As we have seen in the previous blog post, data augmentation techniques have achieved remarkable gains when applied to neural network models. In this blog post, we reflect on the success story of various augmentation techniques and review our recent work that study theoretical properties of data augmentation.

We begin by describing the work of Dao et al. 2019 that consider what happens if data augmentation is applied to kernel methods. We show that data augmentation averages the feature map of kernel features after applying various transformations. Then we describe the work of Wu et al. 2020 that consider the generalization effect of linear transformations in an over-parametrized linear regression setting. As a consequence of our theory, we describe an uncertainty-based random sampling algorithm that achieves SoTA results over CIFAR and ImageNet datasets!

Data Augmentation in Kernel Methods

Inspired by the empirical success of TANDA, Dao et al. 2019 develop a theoretical framework to better understand data augmentation in kernel methods. The conceptual message is that the feature map of an augmented kernel using various transformations is equivalent to the average of all transformed feature maps.

Augmented kernel feature map. Dao et al. 2019 model data augmentation as a Markov Chain over various transformation functions. The Markov Chain is defined as follows: (i) we choose a data sample (say an image) uniformly at random from the training dataset; (ii) we define a transition from one data sample to another by applying a transformation chosen from a predefined set randomly according to some fixed probabilities; (iii) we terminate the Markov Chain with some probability, thus limiting the number of transformations in a composition. Suppose that we use a k-nearest neighbor classifier over the kernel features as our predictor. The question is, how does applying the Markov Chain over the training dataset affect the k-nearest neighbor classifier? As a remark, the result that we are going to descirbe is not specific to the k-nearest neighbor classifier and applies more generally.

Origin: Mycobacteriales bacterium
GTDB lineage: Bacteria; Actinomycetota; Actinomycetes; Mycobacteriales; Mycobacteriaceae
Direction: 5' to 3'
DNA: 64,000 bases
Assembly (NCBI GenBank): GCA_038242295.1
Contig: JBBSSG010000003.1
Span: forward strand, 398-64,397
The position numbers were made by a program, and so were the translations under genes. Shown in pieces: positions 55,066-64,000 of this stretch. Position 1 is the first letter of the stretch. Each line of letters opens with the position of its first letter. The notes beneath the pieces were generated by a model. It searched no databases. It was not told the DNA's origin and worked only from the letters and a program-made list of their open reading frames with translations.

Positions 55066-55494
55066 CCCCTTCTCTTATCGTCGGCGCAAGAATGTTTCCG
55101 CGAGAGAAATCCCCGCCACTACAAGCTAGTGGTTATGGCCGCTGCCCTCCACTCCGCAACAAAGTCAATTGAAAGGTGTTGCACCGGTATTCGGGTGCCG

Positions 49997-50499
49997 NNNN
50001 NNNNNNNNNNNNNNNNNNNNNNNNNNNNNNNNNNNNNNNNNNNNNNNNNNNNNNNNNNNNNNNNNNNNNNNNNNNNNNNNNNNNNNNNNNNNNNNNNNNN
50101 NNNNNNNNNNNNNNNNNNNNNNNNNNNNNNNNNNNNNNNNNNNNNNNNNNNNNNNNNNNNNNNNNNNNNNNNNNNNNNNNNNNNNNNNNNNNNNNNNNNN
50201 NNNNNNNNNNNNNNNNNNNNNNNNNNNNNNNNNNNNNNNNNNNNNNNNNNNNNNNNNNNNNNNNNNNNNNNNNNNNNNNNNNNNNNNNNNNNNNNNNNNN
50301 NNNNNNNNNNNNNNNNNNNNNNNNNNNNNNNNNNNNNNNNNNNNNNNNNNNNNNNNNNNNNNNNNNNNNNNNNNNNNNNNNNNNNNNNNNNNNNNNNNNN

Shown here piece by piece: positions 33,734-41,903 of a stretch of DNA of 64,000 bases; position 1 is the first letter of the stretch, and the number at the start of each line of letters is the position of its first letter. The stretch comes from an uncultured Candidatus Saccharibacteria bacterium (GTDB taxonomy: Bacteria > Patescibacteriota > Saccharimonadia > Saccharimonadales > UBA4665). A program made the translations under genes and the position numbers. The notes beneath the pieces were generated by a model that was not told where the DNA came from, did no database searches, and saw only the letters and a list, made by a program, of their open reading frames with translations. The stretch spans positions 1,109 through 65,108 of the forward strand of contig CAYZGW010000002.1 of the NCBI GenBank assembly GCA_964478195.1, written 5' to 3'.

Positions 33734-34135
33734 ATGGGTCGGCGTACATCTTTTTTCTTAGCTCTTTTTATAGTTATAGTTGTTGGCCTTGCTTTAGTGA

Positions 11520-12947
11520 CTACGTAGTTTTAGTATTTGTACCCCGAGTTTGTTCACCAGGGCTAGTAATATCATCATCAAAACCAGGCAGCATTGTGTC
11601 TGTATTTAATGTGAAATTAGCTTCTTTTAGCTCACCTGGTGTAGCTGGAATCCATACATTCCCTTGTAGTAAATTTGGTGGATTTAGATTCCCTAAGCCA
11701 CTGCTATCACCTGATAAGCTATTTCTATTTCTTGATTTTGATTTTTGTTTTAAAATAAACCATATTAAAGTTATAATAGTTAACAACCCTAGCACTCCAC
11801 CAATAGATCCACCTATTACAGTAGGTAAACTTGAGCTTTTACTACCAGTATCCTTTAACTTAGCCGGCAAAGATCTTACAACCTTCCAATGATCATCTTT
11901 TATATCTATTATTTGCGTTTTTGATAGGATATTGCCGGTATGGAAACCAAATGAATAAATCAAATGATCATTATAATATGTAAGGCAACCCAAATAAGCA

Effect of augmentation: invariance and regularization. The main result of Dao et al. 2019 is that applying the Markov Chain on a training dataset is equivalent to a applying a k-nearest neighbor classifier over the set of all transformed samples (cf. Theorem 1). This general result has two implications as follows.

First, training a kernel linear classifier plus data augmentation is equivalent, to first order, to training a linear classifier on an augmented kernel. The new kernel has the effect of increasing the invariance of the model, as averaging the features from transformed inputsthat are not necessarily present in the original dataset makes the features less variable to transformation. Second, the second-order approximation of the objective on an augmented dataset is equivalentto variance regularization, making the classifier more robust. Dao et al. 2019 further validate the above two implications empirically and draw connections to other generalization-improving techniques, including recent work in invariant learning and robust optimization (Namkoong & Duchi, 2017).

Related work. We mention two closely related work. First, Chen et al. 2019 recently show a conceptually similar result to Dao et al. 2020 that the augmented classifier averages over a set of transformed classifiers using group theory. Second, a very interesting recent work by Shankar et al. 2020 show that a simple neural network arthicture applied on a composition of kernels achieves 90% accuracy on CIFAR-10.

Data Augmentation in an Over-Parametrized Setting

One limitation of the above works is that it is challenging to understand the precise effect of applying a particular transformation on the resulting kernel. In Wu et al. 2020, we consider an over-parametrized linear regression setting and study the generalization effect of applying a familar of linear transformations in this setting.